|Bid||74.09 x 28400|
|Ask||74.12 x 2100|
|Day's Range||73.80 - 74.14|
|52 Week Range||52.02 - 78.34|
|Beta (5Y Monthly)||1.18|
|PE Ratio (TTM)||N/A|
|Earnings Date||Feb 27, 2020|
|Forward Dividend & Yield||2.80 (3.71%)|
|Ex-Dividend Date||Apr 29, 2019|
|1y Target Est||120.99|
European stocks advanced on Monday, edging higher as China took further steps to limit the fallout from the coronavirus halting activity in the world’s second-biggest economy.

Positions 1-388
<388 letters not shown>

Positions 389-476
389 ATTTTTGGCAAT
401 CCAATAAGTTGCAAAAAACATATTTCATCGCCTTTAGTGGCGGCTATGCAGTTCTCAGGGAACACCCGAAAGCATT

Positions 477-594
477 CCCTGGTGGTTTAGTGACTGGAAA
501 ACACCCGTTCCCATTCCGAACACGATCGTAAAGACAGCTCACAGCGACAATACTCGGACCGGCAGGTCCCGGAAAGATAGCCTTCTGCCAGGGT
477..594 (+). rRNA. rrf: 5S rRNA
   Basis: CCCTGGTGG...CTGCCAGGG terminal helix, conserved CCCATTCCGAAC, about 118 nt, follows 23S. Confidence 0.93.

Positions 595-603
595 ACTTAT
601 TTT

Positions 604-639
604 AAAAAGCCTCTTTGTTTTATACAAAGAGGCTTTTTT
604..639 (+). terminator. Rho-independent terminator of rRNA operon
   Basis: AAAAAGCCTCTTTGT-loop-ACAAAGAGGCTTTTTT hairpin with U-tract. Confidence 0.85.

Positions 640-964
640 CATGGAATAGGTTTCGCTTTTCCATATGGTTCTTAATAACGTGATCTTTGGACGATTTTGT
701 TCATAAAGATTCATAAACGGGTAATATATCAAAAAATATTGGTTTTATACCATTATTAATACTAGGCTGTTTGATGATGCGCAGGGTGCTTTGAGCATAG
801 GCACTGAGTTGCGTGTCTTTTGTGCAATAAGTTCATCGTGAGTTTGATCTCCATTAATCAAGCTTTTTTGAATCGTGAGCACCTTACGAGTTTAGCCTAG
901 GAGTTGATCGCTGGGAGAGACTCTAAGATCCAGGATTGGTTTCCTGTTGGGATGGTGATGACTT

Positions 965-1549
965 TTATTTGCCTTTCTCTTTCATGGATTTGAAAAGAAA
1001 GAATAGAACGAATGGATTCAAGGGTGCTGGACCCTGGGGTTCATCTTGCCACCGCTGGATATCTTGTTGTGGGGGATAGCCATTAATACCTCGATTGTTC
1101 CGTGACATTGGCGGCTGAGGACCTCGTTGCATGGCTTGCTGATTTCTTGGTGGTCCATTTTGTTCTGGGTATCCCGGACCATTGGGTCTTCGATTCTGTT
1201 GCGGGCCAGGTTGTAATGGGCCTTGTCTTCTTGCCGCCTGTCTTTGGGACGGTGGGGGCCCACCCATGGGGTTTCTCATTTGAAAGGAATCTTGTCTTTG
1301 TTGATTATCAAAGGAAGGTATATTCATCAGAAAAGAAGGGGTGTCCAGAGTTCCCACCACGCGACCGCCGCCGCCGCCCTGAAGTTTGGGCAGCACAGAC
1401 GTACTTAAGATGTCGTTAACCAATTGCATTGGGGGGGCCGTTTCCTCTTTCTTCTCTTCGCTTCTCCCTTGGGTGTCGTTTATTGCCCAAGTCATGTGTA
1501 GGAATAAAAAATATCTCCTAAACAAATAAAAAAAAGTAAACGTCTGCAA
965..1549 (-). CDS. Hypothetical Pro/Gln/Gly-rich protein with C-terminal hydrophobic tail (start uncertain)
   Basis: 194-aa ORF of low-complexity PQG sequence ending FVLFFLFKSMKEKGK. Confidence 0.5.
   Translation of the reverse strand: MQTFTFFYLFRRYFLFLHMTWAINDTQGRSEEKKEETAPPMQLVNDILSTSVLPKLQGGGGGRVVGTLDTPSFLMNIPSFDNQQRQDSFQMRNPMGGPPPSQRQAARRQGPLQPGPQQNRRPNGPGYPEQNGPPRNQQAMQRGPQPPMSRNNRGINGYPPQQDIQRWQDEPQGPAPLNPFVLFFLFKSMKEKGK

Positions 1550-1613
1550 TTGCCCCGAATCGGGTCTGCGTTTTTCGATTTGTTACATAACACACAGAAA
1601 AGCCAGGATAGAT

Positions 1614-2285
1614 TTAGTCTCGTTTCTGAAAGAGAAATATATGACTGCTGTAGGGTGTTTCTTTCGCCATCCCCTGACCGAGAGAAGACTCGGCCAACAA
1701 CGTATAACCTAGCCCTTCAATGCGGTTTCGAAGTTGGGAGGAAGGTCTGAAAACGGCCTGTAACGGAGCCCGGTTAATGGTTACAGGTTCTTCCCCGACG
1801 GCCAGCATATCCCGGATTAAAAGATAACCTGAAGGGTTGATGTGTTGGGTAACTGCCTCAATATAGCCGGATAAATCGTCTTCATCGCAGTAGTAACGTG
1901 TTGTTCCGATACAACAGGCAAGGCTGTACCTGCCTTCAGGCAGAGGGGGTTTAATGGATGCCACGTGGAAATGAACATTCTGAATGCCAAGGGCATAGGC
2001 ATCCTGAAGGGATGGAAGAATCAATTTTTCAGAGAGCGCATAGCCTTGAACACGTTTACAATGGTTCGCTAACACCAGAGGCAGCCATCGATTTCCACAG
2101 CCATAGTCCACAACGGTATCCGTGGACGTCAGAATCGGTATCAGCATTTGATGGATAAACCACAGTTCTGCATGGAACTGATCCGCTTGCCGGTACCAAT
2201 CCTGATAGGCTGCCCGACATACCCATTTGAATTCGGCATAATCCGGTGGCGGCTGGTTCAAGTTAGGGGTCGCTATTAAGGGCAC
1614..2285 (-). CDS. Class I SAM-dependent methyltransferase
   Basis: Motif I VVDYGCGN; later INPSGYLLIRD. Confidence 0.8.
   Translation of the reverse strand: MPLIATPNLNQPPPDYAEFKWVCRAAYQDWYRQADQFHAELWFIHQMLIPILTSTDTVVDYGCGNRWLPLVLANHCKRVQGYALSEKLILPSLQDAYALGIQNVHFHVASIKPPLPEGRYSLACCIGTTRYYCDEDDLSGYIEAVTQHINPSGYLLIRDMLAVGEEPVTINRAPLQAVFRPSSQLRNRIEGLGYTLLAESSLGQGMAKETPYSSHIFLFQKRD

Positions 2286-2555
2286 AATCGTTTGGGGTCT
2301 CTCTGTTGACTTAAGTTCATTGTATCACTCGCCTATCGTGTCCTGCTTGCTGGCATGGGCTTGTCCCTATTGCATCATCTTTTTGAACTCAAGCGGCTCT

(Bloomberg) -- Bayer AG’s loss in the first U.S. trial over the herbicide dicamba is set to test the patience of investors who’ve stuck with the company through the dark days of its Roundup crisis.Most will probably hang on for now, since their investment is based on the assumption that Bayer is undervalued in the face of a hurricane of lawsuits claiming that best-selling weed killer Roundup causes cancer. Adding dicamba to the legal storm -- a chemical accused of killing plants, not people -- probably won’t change that calculus, according to Alistair Campbell, an analyst at Liberum Capital. And Bayer is sharing the potentially multibillion-dollar headache in this case with BASF SE.Even so, the loss in the first U.S. dicamba trial -- with a $265 million jury award -- raises fresh questions about the wisdom of Bayer’s $63 billion Monsanto takeover. That’s happening at a time when the company still needs to prove it can effectively operate the crop science behemoth it built up through its megadeal.“There is still a huge question mark over the Monsanto transaction and what it’s done to Bayer,” Campbell said. “There remains a lot to be proven.”Bayer shares were down 1.9% and BASF’s down 1.1% at 3:10 p.m. in Frankfurt. Bayer has dropped 23% since it closed the Monsanto acquisition and subsequently lost three U.S. trials over Roundup.Bayer’s latest headache emerged Saturday when jurors in a federal court ruled in favor of a farmer who blamed the chemical dicamba for destroying his peach orchards. Bayer and BASF face more than 140 lawsuits over allegations that dicamba wreaked havoc across the Midwestern U.S. when it drifted onto crops that weren’t engineered to resist it.Bayer is already trying to settle tens of thousands of lawsuits claiming exposure to Roundup causes cancer. Both dicamba and Roundup are produced by Monsanto, which Bayer acquired in 2018.The loss heaps more pressure on Bayer Chief Executive Officer Werner Baumann, who staked his career on Monsanto. Last April, after a couple of Roundup trial losses, Baumann became the first CEO of a major German company in decades to lose a shareholder confidence vote.Activist investor Elliott Management later disclosed a stake in the company, raising the prospect of holders pushing to split up the pharma and agro-chemicals conglomerate. Baumann, a defender of that setup, faces another shareholder vote in April.Act FastSince dicamba is another legacy Monsanto product, the latest verdict threatens to undo Bayer’s recent momentum. Since June, the stock has recouped about half of the value it lost following the Roundup trial losses.The ruling is “a negative for sure,” though dicamba will probably not grow into a headache as big as Roundup, said Dennis Berzhanin, an analyst at Pareto Securities in Frankfurt.Here is what analysts say about the Dicamba rulingThe company vowed to appeal, saying there’s no evidence Monsanto’s products were present on the Missouri farm and were responsible for the farmer’s losses.BASF said it was surprised by the U.S. jury’s decision and would use all legal remedies available.Bayer has thus far managed to avoid going back to trial over Roundup and talks have heated up with plaintiff attorneys toward a possible resolution of that litigation. Its shares would probably surge if Bayer can close the Roundup headache for as little as $10 billion, analysts have said.The Roundup and dicamba litigation aren’t Bayer’s only legal woes. It’s set to go to trial in March in the first of thousands of lawsuits claiming it hid safety risks of its Essure birth-control device.Other CasesThe company is also battling lawsuits by numerous cities alleging that Monsanto contaminated waterways with toxic PCBs. Bayer has denied wrongdoing over both weedkillers as well as Essure and PCBs. It also has appealed the Roundup verdicts.It’s unclear how the award will be split between Bayer and BASF. The latter may shoulder two-thirds of the damages, wrote Daniel Wendorff, an analyst at Commerzbank AG.Read More: Bayer’s Roundup Challenge: Avoid More ‘Nuclear’ Jury AwardsMonsanto has been fighting lawsuits since 2015 over its version of dicamba. BASF makes its own dicamba-based herbicide for use on its genetically modified seeds.The companies say the crop damages stem from farmers applying the chemical incorrectly, and that current formulations won’t drift if proper procedures are followed.Peach YieldsIn the Missouri trial, Bader said neighbors planted dicamba-resistant cotton engineered by Monsanto and sprayed it with the older, easy-drift version of the weedkiller made by BASF. The herbicide enveloped his orchards, curling leaves and killing trees.The companies’ lawyers presented statistical evidence showing that Bader’s peach yields had begun to fall prior to 2015. They cited weather events, such as hail storms and late freezes, as the cause for declining production.Bev Randles, a lawyer for Bader, said the verdict sends a message to all U.S. corporations.“There is no giant too big,” she said. “Everyone has to follow the law.”The case is Bader Farms v. Monsanto Co., 16-cv-00299, U.S. District Court, Eastern District of Missouri (Cape Girardeau).\--With assistance from Richard Weiss and Andrew Noël.To contact the reporters on this story: Jef Feeley in Wilmington, Delaware at firstname.lastname@example.org;Tim Bross in St. Louis at email@example.com;Tim Loh in Munich at firstname.lastname@example.orgTo contact the editors responsible for this story: David Glovin at email@example.com, Thomas MulierFor more articles like this, please visit us at bloomberg.comSubscribe now to stay ahead with the most trusted business news source.©2020 Bloomberg L.P.